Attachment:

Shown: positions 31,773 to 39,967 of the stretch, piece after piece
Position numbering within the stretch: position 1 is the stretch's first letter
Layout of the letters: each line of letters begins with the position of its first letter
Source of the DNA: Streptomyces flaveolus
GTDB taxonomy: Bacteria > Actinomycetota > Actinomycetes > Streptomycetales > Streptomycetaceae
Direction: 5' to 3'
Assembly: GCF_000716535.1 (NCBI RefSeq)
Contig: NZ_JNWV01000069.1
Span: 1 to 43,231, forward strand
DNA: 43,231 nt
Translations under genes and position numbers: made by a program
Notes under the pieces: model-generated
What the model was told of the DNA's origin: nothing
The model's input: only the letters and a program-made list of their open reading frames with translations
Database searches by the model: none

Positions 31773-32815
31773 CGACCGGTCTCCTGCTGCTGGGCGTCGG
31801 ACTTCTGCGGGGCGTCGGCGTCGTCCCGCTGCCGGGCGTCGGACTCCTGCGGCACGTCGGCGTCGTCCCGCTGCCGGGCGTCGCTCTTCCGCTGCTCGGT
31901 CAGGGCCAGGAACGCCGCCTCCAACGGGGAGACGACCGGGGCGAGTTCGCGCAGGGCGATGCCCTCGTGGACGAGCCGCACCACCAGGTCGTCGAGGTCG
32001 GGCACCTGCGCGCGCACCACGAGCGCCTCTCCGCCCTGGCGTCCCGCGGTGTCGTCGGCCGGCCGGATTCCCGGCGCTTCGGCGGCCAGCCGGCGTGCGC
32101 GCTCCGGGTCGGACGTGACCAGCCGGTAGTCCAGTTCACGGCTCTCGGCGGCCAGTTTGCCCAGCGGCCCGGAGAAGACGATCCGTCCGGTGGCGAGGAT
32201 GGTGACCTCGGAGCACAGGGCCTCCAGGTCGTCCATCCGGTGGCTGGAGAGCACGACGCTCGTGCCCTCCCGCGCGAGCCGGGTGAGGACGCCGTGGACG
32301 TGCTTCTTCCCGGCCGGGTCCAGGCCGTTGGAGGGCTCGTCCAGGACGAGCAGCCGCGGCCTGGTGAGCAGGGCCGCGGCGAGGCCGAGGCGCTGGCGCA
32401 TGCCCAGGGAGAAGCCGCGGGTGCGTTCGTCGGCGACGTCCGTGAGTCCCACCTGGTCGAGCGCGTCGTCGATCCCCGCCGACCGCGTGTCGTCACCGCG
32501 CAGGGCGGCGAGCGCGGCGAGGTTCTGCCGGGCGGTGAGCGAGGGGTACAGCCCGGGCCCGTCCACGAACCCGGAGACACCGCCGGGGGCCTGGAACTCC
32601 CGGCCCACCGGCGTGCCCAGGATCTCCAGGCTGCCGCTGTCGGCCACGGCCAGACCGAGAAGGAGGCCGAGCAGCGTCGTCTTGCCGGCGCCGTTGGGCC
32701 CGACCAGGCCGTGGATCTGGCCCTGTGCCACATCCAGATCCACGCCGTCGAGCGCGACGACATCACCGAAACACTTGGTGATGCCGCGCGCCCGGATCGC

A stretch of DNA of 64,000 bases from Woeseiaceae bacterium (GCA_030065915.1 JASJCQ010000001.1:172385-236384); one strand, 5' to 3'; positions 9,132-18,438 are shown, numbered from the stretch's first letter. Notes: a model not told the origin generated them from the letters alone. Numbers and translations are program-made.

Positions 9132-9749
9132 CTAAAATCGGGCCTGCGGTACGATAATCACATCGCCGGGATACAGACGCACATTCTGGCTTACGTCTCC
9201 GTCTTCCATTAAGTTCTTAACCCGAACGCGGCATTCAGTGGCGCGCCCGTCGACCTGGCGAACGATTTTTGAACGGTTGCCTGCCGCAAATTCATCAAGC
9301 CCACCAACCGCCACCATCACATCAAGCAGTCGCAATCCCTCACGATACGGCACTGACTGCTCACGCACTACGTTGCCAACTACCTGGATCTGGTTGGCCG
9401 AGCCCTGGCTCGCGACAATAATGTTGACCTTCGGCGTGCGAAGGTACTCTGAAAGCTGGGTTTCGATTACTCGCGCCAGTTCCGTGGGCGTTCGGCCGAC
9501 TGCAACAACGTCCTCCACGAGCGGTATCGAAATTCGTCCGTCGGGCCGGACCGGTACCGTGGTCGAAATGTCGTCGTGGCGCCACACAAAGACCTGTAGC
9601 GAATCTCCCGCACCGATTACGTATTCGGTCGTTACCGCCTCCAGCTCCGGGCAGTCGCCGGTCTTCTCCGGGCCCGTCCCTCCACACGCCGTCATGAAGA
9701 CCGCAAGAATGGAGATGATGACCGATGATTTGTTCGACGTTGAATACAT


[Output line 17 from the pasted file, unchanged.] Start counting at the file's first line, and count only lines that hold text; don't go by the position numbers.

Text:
31773 CGACCGGTCTCCTGCTGCTGGGCGTCGG